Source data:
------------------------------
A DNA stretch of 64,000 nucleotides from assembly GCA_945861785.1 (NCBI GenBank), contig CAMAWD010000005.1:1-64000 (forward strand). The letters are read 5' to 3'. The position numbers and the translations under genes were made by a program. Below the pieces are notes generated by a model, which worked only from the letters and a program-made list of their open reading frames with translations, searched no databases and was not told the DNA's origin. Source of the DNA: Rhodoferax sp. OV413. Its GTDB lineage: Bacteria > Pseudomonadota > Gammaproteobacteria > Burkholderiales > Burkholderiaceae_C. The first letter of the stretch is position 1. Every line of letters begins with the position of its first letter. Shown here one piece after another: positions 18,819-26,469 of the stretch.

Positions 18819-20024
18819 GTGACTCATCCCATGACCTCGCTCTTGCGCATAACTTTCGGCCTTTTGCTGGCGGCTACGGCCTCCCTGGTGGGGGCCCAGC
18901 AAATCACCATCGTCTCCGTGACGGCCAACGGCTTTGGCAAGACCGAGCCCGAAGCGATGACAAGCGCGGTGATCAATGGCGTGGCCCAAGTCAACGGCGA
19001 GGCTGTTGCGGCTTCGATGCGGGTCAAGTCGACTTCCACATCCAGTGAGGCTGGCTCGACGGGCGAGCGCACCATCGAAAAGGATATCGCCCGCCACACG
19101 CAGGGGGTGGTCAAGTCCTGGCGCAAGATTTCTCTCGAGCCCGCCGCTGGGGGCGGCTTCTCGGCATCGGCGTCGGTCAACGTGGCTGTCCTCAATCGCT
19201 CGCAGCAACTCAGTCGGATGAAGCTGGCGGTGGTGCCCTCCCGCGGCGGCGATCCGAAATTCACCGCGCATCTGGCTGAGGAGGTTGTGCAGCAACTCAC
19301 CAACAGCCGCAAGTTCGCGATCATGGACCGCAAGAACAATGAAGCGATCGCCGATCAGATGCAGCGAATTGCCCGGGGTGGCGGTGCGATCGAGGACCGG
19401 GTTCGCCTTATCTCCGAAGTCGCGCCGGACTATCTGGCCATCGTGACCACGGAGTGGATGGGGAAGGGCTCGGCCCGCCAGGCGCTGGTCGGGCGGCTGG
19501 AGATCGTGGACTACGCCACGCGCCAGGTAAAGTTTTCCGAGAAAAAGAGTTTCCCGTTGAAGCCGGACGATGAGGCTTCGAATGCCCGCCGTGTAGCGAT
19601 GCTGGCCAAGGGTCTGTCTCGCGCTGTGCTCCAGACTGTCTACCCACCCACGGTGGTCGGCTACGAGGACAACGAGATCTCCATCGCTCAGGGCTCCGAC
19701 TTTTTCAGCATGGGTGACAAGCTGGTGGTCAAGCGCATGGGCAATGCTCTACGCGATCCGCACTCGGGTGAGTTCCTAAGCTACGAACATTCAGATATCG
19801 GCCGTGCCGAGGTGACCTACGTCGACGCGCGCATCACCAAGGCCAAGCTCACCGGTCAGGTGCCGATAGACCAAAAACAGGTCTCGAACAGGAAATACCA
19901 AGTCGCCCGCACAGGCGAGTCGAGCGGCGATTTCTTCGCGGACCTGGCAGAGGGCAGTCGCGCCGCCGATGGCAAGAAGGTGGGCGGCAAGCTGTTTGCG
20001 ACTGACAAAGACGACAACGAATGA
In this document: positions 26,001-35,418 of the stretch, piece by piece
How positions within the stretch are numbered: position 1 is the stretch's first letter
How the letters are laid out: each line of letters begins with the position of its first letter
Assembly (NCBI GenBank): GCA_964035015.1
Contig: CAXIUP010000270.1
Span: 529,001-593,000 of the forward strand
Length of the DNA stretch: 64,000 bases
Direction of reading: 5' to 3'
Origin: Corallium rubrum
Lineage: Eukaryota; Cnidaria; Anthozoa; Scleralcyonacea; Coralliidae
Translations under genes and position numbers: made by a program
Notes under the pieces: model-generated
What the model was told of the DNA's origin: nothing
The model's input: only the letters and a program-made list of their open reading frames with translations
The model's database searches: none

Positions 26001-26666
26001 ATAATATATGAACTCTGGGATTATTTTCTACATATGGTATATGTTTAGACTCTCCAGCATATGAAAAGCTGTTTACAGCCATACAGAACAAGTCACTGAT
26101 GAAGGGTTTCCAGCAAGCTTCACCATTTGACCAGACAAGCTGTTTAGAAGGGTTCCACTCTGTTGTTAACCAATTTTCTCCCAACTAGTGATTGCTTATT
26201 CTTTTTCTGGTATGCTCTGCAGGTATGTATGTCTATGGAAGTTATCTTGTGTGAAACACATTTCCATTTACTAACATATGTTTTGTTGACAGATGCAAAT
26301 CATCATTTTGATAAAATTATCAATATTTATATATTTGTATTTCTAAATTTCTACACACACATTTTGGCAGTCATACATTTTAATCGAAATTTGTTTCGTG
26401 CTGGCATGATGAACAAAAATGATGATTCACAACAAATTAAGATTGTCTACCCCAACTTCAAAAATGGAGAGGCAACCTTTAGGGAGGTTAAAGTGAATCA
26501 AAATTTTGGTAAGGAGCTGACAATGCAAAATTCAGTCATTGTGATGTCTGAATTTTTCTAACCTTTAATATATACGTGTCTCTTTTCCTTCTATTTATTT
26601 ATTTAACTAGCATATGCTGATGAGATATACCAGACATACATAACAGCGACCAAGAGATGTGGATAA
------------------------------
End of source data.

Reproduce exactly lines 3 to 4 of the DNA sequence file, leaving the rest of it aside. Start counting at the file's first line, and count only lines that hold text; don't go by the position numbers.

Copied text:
18819 GTGACTCATCCCATGACCTCGCTCTTGCGCATAACTTTCGGCCTTTTGCTGGCGGCTACGGCCTCCCTGGTGGGGGCCCAGC
18901 AAATCACCATCGTCTCCGTGACGGCCAACGGCTTTGGCAAGACCGAGCCCGAAGCGATGACAAGCGCGGTGATCAATGGCGTGGCCCAAGTCAACGGCGA